- In yet another series of strips, Jason's cereal itself glowed in the dark, and when Peter ate it (because they were out of Wheaties) it made him sick. At first he was surprised that one bowl of cereal made him so sick; then he read the ingredients, and was glad it only made him that sick.
- In yet ANOTHER strip, the kids have nothing but a bowl of sugar for breakfast and claim it STILL doesn't have as much sugar as most cereals.
- Well, there are certain plants that are actually sweeter than sugar cane (the source of sugar). But that's probably not what they were referring to.
- In one strip that is posted the Monday after Easter, Paige is wondering what to take from her candy basket first. Andy holds up a box of cereal and suggests she have breakfast first, causing Paige to say, "Right, like that cereal has less sugar."
- Our Miss Brooks: Mrs. Davis refers to the noisy crackling of Chocolate-Frosted Sugar Bombs cereal in one episode, when she makes Miss Brooks a bowl of sugar coated pine needles for breakfast.
- Fallout 3's kid cereal is called "Sugar Bombs", whose pieces are shaped like miniature nukes. A ghoul will buy them off you since they can apparently be used to double the potency of a particular drug (useful for ghouls who are much more resistant to them).
- The best food item in Twilight Heroes is called "Frosted cocoa-fruity marshmallow blasts", and in case the name didn't make the cereal's nature obvious, the description tells us it has "a powdery white coating of frosted goodness that instantly dissolves in milk, turning the liquid into something nearly as sweet as soda, because if it didn't the unsweetened milk would seem downright sour compared to the rest of the cereal".
- Broken Age has a plethora of cereals for Shay to choose from with increasingly odd names until you're finally forced into eating "Splargh!" The joke is that, despite the promises of the descriptive and varied boxes, every cereal is exactly the same.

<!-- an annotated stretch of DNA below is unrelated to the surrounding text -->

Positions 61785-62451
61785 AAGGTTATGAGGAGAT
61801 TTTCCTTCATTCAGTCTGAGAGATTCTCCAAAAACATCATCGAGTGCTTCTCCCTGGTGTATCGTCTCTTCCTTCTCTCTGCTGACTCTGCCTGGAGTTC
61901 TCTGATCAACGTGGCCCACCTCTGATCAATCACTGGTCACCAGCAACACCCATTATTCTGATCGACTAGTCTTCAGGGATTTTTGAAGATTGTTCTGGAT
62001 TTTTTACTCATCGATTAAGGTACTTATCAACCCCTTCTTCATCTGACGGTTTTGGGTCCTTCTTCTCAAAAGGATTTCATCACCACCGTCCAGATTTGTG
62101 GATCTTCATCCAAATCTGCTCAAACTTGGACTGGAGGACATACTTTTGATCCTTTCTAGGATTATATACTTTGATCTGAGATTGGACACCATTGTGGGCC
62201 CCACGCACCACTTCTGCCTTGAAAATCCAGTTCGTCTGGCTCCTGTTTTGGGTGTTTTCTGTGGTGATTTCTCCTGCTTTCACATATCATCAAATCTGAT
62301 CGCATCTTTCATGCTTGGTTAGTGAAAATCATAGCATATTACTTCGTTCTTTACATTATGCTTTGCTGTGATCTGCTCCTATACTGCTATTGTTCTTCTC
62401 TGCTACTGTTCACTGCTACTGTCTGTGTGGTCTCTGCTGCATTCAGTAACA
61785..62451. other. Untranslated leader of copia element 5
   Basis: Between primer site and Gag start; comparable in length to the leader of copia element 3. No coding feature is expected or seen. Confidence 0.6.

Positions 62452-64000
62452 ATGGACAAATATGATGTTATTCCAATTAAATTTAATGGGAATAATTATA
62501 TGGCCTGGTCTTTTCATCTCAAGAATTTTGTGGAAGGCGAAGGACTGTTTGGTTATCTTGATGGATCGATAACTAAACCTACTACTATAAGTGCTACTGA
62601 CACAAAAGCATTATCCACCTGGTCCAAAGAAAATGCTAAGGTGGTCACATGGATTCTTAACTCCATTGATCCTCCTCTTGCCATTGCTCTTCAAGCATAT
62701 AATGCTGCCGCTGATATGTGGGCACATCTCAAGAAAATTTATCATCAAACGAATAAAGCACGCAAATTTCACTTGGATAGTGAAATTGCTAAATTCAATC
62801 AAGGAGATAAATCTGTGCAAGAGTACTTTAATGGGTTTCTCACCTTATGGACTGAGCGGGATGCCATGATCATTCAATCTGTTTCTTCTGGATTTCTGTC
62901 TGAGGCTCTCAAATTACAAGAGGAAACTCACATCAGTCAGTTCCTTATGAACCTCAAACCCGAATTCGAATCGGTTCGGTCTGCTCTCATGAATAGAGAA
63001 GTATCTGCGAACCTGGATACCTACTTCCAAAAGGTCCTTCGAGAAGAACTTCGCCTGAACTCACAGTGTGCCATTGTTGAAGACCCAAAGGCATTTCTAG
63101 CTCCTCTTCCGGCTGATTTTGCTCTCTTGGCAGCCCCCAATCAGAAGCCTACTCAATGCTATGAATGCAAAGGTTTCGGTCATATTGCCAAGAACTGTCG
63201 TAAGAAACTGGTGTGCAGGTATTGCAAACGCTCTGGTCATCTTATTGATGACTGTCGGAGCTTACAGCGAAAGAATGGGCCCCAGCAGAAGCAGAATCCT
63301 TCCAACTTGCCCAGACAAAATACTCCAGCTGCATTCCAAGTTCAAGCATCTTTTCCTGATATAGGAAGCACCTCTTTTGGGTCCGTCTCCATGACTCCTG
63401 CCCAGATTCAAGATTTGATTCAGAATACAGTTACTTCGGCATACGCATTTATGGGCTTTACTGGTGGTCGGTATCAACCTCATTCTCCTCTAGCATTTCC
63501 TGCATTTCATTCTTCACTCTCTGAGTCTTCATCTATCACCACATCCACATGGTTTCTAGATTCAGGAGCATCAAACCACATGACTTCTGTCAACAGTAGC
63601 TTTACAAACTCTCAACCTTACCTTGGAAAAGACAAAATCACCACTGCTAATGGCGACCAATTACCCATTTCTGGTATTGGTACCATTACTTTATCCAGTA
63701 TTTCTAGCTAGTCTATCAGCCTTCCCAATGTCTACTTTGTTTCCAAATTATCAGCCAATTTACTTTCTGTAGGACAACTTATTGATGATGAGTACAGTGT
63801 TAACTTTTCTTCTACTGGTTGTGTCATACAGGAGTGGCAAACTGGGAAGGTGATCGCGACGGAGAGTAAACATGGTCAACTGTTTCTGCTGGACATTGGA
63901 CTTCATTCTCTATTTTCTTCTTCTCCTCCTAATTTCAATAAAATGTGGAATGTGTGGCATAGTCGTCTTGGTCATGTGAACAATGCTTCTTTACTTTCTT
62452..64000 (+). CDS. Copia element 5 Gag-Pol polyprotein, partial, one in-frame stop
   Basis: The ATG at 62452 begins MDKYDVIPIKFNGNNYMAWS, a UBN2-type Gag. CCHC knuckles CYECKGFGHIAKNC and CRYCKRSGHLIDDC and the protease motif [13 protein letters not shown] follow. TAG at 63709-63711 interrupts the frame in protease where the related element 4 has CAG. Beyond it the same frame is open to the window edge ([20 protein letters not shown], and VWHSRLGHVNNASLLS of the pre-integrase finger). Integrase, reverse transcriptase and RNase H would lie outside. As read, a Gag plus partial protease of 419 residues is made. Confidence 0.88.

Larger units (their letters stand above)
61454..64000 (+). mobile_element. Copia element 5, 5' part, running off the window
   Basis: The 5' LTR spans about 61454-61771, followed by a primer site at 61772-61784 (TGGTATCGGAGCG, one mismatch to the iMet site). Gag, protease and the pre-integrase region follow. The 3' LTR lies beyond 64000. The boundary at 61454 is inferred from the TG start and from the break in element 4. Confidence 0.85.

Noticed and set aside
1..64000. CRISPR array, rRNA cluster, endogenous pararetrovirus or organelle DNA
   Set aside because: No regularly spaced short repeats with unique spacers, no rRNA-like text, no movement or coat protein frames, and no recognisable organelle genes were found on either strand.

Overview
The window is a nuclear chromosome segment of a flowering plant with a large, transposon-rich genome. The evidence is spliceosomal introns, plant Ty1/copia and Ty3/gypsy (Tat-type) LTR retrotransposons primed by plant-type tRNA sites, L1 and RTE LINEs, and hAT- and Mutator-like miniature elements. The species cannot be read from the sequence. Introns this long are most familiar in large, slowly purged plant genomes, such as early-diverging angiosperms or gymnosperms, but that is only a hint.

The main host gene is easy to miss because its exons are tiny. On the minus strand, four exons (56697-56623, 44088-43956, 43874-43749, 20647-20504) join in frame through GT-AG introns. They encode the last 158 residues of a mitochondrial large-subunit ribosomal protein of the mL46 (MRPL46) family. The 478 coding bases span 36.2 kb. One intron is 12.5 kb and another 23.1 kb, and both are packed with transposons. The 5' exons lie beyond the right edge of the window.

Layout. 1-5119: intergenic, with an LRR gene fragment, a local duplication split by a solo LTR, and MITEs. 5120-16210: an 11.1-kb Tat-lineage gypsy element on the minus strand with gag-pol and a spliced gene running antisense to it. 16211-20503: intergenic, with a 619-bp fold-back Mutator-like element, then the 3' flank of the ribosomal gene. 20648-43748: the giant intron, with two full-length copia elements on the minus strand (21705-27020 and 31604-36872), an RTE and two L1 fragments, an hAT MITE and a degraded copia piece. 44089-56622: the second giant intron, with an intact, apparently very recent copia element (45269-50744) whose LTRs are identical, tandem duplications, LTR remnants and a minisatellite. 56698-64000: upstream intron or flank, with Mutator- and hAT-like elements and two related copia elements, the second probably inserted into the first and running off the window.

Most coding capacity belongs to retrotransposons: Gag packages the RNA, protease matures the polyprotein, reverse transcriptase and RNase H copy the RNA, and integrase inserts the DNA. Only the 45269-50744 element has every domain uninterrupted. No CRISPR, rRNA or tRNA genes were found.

- Homestar Runner
- Spoofed with the "Cheat Commandos...Os" Sugar Cereal, which includes an advertisement where the word 'nutritious' is crossed out and replaced with 'delicious', and is eventually described as a 'ridiculous brekafast'.
- In the Strong Bad Email "specially marked", Strong Bad explicitly points out several traits associated with kid cereals, like having names with sound effects in them (like 'pop', 'smack', 'puff', and 'gunshots in a crowded mall') and offering a Free Prize at the Bottom if you're lucky.
- In Darkwing Duck, Darkwing occasionally wonders whether Goslyn's favorite cereal (a ridiculously sugary brand) is responsible for her acting hyperactive. Not that DD himself is any mellower...
- In one episode of The Simpsons, Springfield is declared America's fattest town. Marge notes how unhealthy everyone's diet is, including the sugar-loaded cereal, "Frosting Gobs."
- In many episodes of the show, both Bart and Lisa inhale "Frosty Krusty Flakes", one of Krusty the Clown's most well-known pieces of trademarked merchandise.
- The Powerpuff Girls has Lucky Captain Rabbit King Nuggets ("For the Irish sea-faring nobleman in you!"), with a mascot who's some weird mash-up of Lucky the Lucky Charms leprechaun, Cap'n Crunch, the Trix rabbit, and King Vitaman.